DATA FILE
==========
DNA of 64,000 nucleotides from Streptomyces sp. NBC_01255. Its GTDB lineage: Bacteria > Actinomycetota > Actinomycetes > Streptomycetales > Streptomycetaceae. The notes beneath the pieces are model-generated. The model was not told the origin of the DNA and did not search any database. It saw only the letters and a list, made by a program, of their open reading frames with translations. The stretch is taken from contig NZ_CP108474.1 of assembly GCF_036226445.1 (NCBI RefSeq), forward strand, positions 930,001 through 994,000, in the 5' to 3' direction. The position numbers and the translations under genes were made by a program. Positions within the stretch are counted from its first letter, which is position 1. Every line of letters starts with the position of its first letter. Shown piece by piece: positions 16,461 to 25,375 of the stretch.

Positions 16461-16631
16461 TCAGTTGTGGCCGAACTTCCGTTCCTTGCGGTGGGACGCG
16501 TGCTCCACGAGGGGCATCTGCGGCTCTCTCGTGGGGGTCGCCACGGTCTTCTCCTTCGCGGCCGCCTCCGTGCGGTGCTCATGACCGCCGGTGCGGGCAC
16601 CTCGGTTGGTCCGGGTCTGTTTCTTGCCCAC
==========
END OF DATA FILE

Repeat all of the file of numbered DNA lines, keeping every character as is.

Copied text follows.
DNA of 64,000 nucleotides from Streptomyces sp. NBC_01255. Its GTDB lineage: Bacteria > Actinomycetota > Actinomycetes > Streptomycetales > Streptomycetaceae. The notes beneath the pieces are model-generated. The model was not told the origin of the DNA and did not search any database. It saw only the letters and a list, made by a program, of their open reading frames with translations. The stretch is taken from contig NZ_CP108474.1 of assembly GCF_036226445.1 (NCBI RefSeq), forward strand, positions 930,001 through 994,000, in the 5' to 3' direction. The position numbers and the translations under genes were made by a program. Positions within the stretch are counted from its first letter, which is position 1. Every line of letters starts with the position of its first letter. Shown piece by piece: positions 16,461 to 25,375 of the stretch.

Positions 16461-16631
16461 TCAGTTGTGGCCGAACTTCCGTTCCTTGCGGTGGGACGCG
16501 TGCTCCACGAGGGGCATCTGCGGCTCTCTCGTGGGGGTCGCCACGGTCTTCTCCTTCGCGGCCGCCTCCGTGCGGTGCTCATGACCGCCGGTGCGGGCAC
16601 CTCGGTTGGTCCGGGTCTGTTTCTTGCCCAC